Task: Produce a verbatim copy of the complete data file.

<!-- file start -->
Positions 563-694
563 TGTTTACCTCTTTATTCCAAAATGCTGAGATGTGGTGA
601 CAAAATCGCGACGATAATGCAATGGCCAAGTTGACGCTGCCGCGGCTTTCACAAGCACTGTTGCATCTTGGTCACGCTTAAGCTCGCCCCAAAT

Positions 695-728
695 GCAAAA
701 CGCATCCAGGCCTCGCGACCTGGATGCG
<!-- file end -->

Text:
Positions 563-694
563 TGTTTACCTCTTTATTCCAAAATGCTGAGATGTGGTGA
601 CAAAATCGCGACGATAATGCAATGGCCAAGTTGACGCTGCCGCGGCTTTCACAAGCACTGTTGCATCTTGGTCACGCTTAAGCTCGCCCCAAAT

Positions 695-728
695 GCAAAA
701 CGCATCCAGGCCTCGCGACCTGGATGCG